June/July Blog: iLet Bionic Pancreas System vs. Insulin Only Insulin Pumps

Contributor: Krishna Chavada, PharmD Candidate 2024, PCOM Georgia School of Pharmacy

Based on self-reported data, 1.3 million American adults have been diagnosed with Type 1 diabetes and use insulin. Maintaining blood glucose levels can become very difficult and it can become a burden to such patients’ lifestyle. To better manage such levels, automated insulin delivery systems were developed and have been lifesavers to persons with diabetes. Insulin pumps have become increasingly popular over time as a method to manage diabetes once placed under the skin. Throughout the day, the insulin the pump can give small doses of insulin as basal insulin, typically set up by your healthcare professional. The patient must enter in the amount of bolus, or mealtime, insulin is required based on their personal needs. The pump is typically the size of a deck of cards and typically doses are delivered more accurately with an insulin pump. Currently there are 6 insulin pumps that are recognized by the American Diabetes Association:

  • Tandem T Slim X2 with Basal-IQ
  • Tandem T Slim X2 with Control-IQ
  • Omnipod 5
  • Omnipod DASH
  • Medtronic 770G/780G
  • Medtronic 630G

Amongst these, you may find pumps that requires no calibrations throughout the day, such as the Omnipod 5, or insulin capacity up to 300 units, such as the Medtronic 770G/780G.

Boston University has brought a revolutionary device to the healthcare world, one that can be considered the “next-generation technology”. After completing long and successful clinical trial , the bionic pancreas, got approved for use in patients aged 6 years and older with Type 1 diabetes. It has been billed as the “first and only automated insulin-delivery system that delivers 100% of all insulin doses”. The iLet is an artificial device that can deliver personalized insulin doses every 5 minutes, dependent upon the glucose levels and the body’s reaction to previous insulin deliveries. Patients will have an easier time managing their diabetes without the stress of constantly having to calculate their insulin doses with adjustments. Patients will also be freed of having to monitor their glucose levels, optimizing their quality of life. One of the large benefits of the iLet system compared to insulin pumps is that it independently determines changes that are required for a patient in terms of basal rates, glucose correction factors, insulin correct factors, and other regimen parameters. Users must enter their body weight into the device’s software prior to initiating the regimen during the time of first use. Allowing patients to have this new level of ease in the management of Type 1 diabetes can be vital to transforming their day-to-day life. The most reported adverse effect with the use of the iLet was hyperglycemia (43%). Currently the iLet can be configured as an insulin only, glucagon only, or insulin-glucagon dual delivery system. The pocket-sized system is deemed to be a great breakthrough device. This fully automated bionic pancreas has shown improvement of HbA1c in persons with Type 1 diabetes, per the randomized, multicenter trial.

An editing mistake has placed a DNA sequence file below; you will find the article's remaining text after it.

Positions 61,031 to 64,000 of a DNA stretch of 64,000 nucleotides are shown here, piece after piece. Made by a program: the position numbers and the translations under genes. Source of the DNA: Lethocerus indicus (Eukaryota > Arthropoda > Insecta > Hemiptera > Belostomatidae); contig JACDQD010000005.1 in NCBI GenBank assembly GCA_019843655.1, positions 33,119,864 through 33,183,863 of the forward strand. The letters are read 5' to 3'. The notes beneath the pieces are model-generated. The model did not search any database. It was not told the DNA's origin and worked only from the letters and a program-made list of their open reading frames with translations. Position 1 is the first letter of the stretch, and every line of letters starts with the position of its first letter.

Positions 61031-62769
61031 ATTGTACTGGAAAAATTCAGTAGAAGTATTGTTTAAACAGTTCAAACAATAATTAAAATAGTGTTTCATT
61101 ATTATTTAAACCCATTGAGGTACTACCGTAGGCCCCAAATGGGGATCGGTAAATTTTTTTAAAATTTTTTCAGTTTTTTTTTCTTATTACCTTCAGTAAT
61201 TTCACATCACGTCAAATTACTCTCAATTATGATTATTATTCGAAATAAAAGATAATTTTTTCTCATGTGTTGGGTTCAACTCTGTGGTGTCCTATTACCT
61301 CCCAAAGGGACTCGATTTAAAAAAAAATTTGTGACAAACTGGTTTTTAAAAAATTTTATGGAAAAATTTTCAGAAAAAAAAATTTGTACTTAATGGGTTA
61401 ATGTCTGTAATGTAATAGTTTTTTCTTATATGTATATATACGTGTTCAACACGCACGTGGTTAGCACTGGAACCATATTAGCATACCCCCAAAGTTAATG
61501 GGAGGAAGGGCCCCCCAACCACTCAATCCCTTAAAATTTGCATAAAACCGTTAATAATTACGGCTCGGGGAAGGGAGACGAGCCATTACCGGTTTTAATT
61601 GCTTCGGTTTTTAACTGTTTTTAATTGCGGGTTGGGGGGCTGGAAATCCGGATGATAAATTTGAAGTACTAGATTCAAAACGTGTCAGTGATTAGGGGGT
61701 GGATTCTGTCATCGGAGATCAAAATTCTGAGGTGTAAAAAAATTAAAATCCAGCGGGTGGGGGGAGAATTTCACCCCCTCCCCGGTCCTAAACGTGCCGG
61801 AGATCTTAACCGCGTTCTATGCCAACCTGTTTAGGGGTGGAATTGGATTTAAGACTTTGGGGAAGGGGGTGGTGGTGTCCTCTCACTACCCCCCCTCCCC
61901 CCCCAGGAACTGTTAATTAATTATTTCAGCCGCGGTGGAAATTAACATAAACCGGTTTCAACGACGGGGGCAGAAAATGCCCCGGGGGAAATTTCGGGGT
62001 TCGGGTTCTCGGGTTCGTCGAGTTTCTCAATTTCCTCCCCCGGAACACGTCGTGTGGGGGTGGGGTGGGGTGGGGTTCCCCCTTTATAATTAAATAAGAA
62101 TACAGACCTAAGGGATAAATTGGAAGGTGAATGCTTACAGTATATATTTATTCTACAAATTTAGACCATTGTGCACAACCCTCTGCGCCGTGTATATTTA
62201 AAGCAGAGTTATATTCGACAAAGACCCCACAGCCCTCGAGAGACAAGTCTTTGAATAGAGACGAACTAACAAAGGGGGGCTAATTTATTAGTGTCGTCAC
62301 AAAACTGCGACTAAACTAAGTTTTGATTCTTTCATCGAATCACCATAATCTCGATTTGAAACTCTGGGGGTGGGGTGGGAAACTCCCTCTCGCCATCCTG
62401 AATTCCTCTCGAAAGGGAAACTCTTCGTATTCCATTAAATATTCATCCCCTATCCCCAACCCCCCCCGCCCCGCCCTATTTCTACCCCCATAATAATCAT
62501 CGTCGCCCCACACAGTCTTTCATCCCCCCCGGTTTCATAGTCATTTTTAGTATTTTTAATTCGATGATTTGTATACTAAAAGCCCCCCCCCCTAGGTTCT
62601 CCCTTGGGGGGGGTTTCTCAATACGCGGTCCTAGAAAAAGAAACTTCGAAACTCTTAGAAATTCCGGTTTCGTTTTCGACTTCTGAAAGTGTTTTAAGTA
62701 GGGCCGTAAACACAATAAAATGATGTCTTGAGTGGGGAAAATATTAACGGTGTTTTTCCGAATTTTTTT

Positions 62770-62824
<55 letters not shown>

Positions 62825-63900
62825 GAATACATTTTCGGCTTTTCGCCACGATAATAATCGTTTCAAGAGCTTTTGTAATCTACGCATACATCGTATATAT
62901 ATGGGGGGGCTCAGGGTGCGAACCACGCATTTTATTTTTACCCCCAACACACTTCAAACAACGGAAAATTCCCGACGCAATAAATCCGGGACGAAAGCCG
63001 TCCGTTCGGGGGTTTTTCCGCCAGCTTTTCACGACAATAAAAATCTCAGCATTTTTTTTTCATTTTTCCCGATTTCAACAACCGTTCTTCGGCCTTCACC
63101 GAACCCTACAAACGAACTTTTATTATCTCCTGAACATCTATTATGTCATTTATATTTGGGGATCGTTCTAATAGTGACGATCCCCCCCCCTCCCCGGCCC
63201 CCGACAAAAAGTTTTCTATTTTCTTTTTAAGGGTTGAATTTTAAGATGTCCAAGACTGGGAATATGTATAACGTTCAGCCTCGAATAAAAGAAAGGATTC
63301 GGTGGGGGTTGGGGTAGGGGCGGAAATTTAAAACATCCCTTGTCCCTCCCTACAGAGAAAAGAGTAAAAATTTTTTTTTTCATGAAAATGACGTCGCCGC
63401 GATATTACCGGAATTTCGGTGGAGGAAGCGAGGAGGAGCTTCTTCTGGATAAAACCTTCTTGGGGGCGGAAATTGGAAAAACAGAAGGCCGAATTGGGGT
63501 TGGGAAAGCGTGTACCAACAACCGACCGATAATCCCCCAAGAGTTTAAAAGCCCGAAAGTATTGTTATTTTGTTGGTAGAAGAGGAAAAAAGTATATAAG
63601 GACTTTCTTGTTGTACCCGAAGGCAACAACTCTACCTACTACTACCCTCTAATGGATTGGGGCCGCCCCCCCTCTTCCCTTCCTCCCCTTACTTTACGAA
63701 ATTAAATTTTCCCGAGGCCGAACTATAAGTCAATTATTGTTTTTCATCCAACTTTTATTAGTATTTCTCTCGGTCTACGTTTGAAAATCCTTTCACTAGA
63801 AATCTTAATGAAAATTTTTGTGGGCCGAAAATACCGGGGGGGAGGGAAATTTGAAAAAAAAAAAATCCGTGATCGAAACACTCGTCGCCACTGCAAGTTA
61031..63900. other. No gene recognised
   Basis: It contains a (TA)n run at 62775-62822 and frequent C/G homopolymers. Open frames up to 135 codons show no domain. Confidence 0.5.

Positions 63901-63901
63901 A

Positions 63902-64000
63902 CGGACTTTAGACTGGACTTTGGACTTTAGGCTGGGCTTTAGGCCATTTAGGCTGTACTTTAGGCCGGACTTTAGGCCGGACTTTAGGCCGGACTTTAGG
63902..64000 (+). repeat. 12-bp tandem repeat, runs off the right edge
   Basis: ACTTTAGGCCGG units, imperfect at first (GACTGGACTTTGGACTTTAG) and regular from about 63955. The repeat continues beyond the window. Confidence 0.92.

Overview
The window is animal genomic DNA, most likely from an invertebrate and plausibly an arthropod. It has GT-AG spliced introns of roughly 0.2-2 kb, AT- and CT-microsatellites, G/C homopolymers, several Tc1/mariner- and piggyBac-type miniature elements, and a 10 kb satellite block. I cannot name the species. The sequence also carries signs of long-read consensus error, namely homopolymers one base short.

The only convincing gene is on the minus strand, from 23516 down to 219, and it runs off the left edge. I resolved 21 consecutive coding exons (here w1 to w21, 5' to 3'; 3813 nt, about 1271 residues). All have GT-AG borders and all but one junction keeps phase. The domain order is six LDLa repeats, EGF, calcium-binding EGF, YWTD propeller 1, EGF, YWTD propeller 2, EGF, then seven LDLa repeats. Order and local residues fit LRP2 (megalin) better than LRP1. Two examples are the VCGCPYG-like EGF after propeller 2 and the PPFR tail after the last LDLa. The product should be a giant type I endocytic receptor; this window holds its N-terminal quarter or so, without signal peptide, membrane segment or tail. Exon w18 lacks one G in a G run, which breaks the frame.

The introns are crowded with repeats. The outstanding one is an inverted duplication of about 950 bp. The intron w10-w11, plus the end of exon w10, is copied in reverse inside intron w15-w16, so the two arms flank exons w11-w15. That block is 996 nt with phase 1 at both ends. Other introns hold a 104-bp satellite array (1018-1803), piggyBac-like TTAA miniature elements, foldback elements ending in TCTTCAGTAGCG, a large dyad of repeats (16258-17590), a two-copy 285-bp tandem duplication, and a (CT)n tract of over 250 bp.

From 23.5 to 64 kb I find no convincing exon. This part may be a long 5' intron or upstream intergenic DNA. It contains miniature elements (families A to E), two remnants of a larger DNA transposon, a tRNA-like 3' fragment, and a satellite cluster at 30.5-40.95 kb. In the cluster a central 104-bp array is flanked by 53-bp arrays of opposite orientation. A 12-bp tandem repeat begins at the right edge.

FDA Clears iLet Bionic Pancreas System for Type 1 Diabetes. www.medpagetoday.com. Published May 19, 2023. Accessed June 21, 2023. https://www.medpagetoday.com/endocrinology/type1diabetes/104599#:~:text=The%20pump%20can%20be%20configured

FDA Clears Bionic Pancreas Developed in BU Lab for People with Type 1 Diabetes. Boston University. Published May 24, 2023. https://www.bu.edu/articles/2023/fda-clears-bionic-pancreas-for-type-1-diabetes/

Commissioner O of the. FDA Clears New Insulin Pump and Algorithm-Based Software to Support Enhanced Automatic Insulin Delivery. FDA. Published May 22, 2023. Accessed June 21, 2023. https://www.fda.gov/news-events/press-announcements/fda-clears-new-insulin-pump-and-algorithm-based-software-support-enhanced-automatic-insulin-delivery

Bionic Pancreas System Safe, Cuts HbA1c in Type 1 Diabetes. www.medpagetoday.com. Published September 28, 2022. Accessed June 21, 2023. https://www.medpagetoday.com/endocrinology/type1diabetes/100956